The first thing to know about towing a travel trailer is you can’t go as fast as you would otherwise. Most trailer tires are rated for 65 MPH.
A higher driving speed significantly reduces your braking speed and stopping distance. That means it is a lot easier for you to rear-end someone if they stop suddenly. Additionally, excess speed leads to increased sway which can easily topple your vehicle.
Additionally, it takes some time getting used to the additional space the truck and trailer combo take up on the road. Even towing a relatively small trailer poses difficulties in heavy traffic.
This also holds true for finding gas and fast food on the road. We highly suggest researching gas stations and restaurants to make sure they have RV parking or at least plenty of room. We use the satellite view in Google Maps or Apple Maps to check it out in advance.
Backing up a travel trailer is tough and there is no way to get good at it other than practice. Honestly, our worst arguments come from backing up our camper. I have gotten better at it but I always struggle a bit when we first head out.
Our F-150 has the Pro Trailer Back-Up Assist, which I love… when it works. When it doesn’t, mostly due to the sensor losing sight of the sticker, it tends to cut off when I need it most: on a tight turn.
Setting Up at a Campsite
We suggest camping somewhere with a Walmart or RV store nearby for your first few outings. You will find you need things you didn’t think of. Camping near a store means you can buy items you need easily, which will make your first trip that much better.
As you settle your tailer into the campsite, be sure to take note of where the connections are. On our second trip, we managed to set up too far away from the water connection and had to buy a second water hose.
Pro tip: We store all of the gear we need for setting up in the pass-through on the left side of the trailer. This allows easy access for the driver to everything needed to get the travel trailer set up.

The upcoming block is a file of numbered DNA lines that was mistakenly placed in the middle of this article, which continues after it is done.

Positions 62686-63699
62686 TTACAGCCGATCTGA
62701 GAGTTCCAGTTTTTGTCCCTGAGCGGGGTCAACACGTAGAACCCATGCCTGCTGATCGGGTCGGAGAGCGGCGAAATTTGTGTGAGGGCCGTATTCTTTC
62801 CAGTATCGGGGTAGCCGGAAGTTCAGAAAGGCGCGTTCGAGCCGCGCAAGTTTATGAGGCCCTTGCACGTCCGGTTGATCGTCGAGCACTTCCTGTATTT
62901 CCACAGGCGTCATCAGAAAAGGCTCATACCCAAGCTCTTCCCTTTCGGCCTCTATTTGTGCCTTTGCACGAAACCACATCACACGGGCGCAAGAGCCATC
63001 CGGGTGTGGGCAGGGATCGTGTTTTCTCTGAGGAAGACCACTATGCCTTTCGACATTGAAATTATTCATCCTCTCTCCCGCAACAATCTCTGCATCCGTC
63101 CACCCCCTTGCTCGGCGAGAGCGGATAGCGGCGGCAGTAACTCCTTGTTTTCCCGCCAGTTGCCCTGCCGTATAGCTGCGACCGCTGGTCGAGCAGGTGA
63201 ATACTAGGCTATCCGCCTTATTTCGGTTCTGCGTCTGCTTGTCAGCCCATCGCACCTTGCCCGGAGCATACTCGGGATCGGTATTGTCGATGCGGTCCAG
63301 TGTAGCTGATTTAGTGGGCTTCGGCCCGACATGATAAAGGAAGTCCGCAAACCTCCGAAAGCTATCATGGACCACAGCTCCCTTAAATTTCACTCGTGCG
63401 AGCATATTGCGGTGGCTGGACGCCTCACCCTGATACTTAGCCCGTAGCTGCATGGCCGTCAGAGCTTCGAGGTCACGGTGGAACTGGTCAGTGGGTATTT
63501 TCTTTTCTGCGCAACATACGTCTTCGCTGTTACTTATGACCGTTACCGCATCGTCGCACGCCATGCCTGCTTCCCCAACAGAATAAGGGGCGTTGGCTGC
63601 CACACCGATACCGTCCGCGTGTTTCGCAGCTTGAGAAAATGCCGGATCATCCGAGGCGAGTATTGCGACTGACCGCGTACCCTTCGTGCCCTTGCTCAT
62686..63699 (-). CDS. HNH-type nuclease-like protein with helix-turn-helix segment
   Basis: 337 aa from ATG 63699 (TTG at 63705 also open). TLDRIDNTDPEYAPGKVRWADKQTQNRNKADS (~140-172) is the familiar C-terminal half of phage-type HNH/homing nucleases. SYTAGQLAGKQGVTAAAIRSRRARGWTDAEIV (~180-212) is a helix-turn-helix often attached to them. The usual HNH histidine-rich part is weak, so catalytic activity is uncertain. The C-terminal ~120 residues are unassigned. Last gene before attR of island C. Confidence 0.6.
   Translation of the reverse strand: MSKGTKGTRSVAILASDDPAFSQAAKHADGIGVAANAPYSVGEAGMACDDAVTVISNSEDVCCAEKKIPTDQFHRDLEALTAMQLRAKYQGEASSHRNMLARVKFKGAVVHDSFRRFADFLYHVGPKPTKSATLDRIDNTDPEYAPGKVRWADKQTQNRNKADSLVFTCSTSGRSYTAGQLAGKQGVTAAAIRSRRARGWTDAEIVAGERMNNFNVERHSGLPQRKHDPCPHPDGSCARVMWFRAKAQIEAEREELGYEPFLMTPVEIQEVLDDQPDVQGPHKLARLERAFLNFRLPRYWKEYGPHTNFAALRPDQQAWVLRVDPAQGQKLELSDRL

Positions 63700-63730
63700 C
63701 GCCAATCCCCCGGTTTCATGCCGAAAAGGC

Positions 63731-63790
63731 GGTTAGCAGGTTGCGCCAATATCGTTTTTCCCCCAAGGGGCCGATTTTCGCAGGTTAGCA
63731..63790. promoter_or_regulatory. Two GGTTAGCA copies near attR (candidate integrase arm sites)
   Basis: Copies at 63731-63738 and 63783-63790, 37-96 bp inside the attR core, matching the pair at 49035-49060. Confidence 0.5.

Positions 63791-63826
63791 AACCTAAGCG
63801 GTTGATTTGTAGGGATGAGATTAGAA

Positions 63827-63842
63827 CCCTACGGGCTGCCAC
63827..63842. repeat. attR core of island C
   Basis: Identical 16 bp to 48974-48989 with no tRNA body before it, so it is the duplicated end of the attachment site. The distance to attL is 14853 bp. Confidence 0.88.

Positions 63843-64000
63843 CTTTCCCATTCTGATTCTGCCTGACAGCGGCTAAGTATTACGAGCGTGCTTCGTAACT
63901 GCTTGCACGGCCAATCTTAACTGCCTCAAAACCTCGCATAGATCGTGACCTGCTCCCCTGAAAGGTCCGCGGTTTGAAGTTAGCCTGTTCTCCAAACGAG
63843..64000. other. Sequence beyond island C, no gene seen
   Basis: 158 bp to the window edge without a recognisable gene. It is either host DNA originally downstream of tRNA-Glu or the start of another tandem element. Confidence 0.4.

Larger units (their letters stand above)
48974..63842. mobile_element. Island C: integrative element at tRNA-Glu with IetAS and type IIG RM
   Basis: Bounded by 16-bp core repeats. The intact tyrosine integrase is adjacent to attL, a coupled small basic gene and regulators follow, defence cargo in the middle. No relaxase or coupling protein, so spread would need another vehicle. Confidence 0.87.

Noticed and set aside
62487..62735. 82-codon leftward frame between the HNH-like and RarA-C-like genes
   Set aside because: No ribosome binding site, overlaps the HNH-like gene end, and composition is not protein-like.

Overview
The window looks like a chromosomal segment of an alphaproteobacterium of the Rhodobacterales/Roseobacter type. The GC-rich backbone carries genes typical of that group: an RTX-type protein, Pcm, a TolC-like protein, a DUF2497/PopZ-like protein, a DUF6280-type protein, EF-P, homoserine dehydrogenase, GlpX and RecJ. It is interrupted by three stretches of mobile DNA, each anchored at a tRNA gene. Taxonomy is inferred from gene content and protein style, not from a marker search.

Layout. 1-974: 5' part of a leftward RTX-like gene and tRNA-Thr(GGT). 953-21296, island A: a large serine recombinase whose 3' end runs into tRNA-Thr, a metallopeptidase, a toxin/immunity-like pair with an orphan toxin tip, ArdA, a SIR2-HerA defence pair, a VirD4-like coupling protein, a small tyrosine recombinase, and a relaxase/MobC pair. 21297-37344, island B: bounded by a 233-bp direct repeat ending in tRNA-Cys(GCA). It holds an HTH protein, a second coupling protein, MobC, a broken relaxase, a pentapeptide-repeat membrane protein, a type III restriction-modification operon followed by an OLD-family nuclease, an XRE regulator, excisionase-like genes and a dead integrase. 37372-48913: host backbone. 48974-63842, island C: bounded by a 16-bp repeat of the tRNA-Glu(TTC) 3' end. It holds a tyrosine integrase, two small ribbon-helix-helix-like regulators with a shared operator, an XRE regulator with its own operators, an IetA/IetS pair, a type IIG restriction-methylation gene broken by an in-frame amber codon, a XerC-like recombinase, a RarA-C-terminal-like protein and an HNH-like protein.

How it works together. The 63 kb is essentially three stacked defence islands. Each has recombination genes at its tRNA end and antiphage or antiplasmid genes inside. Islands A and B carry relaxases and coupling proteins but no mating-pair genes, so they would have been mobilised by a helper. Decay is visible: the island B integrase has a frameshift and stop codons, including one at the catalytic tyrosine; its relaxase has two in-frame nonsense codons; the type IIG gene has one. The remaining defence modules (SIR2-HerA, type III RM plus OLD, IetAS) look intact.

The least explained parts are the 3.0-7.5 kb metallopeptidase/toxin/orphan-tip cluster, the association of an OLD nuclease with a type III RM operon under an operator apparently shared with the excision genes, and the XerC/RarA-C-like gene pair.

Take a large construction-style level with you for the first trip. As you get settled in and level the trailer, then apply the bubble levels we recommend in our outfitting guide to the outside of the camper to make leveling it easier in the future.
Use levelers to make sure your trailer is level. Most fridges will not operate if the camper is not level. Make sure you put chocks down to keep the trailer from moving before you disconnect from the truck.
Once you are level and disconnected from the truck, connect the electrical. We use a power management system (basically, a surge protector for RVs) and that takes a couple of minutes to allow electricity through. Make sure the system is reading no errors before you get too invested in the site. We have had to move a couple of times because there were electricity issues at the campsite.
Pro tip: Put on gloves when working on the outside of the camper. That will keep your hands a lot cleaner when dealing with greasy stuff and the sewer connection.
Bonnie and I typically divide our efforts at this point, with her taking care of everything inside and me taking care of the stuff outside.
Once you connect the electrical, then connect the freshwater. Our camper is only designed to handle 45-55 PSI. We use a pressure regulator and a water filter to make sure our pipes are not damaged and the water tastes good.
Pro tip: Don’t forget to switch the bypass valve for the hot water heater to allow water to flow into it the first time after the camper has been winterized. Turning on the hot water heater without water in it can damage the heater.
Chances are, the dealer winterized your travel trailer before you bought it. You will need to flush the antifreeze out. Just keep the water flowing until it is clear. If the dealer used an air compressor to blow out the lines, you may need to keep the water flowing until all the air is out of the lines. You will need to do this on all of the sinks, shower and toilet.